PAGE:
The Welshman was confirmed as the new man in charge at Real Madrid last night and will be officially presented at the Santiago Bernabeu stadium tomorrow evening, before taking charge for Saturday's match in Seville against Real Betis, a spokesperson said. Whether his appointment will be any more permanent than Keegan's four-month stay as England's temporary coach is a moot point. He will be the ninth coach employed by Lorenzo Sanz since he became Real's president in November 1995.
Toshack signed his contract in Istanbul yesterday after Real agreed a pounds 400,000 compensation deal with the Welshman's previous employers, Besiktas. "Toshack is leaving us and is going to Real Madrid," a spokesman for the Turkish club said. "He called the head of the club last night [Tuesday] and said he wanted to leave."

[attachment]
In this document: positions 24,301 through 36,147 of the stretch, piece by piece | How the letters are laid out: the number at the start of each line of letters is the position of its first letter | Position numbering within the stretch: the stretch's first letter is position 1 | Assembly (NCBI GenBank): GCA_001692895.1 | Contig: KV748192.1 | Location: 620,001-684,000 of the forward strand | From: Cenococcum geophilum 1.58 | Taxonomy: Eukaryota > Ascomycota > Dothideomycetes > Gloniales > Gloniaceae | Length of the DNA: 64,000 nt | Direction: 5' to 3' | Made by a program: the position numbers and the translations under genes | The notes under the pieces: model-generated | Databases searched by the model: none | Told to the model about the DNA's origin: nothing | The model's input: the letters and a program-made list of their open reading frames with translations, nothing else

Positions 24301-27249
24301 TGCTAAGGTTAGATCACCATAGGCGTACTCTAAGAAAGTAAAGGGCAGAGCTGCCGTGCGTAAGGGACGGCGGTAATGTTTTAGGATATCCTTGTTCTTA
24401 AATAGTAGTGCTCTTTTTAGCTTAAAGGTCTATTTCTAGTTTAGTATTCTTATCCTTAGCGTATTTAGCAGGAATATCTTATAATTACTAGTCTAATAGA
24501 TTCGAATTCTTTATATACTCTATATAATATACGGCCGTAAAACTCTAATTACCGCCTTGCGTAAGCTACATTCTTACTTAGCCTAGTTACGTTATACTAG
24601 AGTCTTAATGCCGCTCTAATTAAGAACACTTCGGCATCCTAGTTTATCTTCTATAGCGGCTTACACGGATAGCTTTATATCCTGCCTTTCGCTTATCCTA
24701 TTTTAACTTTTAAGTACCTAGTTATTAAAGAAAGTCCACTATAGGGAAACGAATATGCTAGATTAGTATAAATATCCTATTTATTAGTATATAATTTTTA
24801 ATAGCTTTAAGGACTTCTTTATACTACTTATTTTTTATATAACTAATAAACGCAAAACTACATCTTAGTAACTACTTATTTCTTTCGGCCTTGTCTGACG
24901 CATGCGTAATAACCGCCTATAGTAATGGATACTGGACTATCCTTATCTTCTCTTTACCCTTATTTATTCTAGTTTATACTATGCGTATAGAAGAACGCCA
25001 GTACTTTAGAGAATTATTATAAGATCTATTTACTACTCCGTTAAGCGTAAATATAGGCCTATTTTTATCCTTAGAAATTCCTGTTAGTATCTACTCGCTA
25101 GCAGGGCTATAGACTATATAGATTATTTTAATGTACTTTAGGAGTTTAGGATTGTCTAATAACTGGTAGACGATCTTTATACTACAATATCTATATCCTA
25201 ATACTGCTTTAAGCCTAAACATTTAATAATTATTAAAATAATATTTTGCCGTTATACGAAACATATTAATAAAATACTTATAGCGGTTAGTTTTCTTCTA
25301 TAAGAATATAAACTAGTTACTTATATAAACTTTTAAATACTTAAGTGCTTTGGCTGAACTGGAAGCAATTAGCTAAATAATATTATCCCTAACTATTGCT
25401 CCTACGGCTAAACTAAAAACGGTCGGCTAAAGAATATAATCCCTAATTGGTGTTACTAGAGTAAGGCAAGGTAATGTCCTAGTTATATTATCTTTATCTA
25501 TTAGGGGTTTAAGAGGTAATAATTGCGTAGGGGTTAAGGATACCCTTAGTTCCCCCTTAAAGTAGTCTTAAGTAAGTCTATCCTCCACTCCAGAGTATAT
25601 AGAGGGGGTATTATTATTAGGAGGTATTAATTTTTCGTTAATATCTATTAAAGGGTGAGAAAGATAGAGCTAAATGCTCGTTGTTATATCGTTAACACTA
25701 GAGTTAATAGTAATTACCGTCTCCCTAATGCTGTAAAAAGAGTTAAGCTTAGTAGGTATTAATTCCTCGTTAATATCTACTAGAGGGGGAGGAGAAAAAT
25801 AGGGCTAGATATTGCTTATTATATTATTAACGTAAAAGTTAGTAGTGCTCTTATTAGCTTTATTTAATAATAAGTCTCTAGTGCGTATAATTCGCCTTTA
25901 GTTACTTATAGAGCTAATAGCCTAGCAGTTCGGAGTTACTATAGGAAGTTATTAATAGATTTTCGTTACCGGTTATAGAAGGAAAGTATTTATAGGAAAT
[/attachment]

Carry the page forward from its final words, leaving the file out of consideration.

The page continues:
Toshack, who coached Real from 1989 to 1991, is to replace the Dutchman Guus Hiddink, who was sacked in the early hours of yesterday morning after a meeting of the Spanish club's executive board. The decision came despite a 1-0 win over Racing Santander in the Spanish Cup and, according to reports, took just over an hour to reach.
"We had no choice," Sanz said. "The directors have taken a decision we don't like but we have decided that it would be better if Guus Hiddink goes. The fact that this is something neither I nor the directors wanted to do indicates that the situation is not good."
Although Real are the current European champions and play their Champions' League quarter-final first leg against Dynamo Kiev in Madrid next Wednesday, their domestic record is poor by their elevated standards and they lie sixth in the 20-team Spanish League, seven points behind the leaders and their keenest rivals, Barcelona. They share with Salamanca the worst defensive record of 36 goals conceded.
Toshack, 49, who guided Swansea City from the Fourth Division to the First between 1978 and 1981 and was manager of Wales for 47 days and one match in 1994 before resigning, had 18 months left on his Besiktas contract but had been in dispute with directors at the Turkish club all season.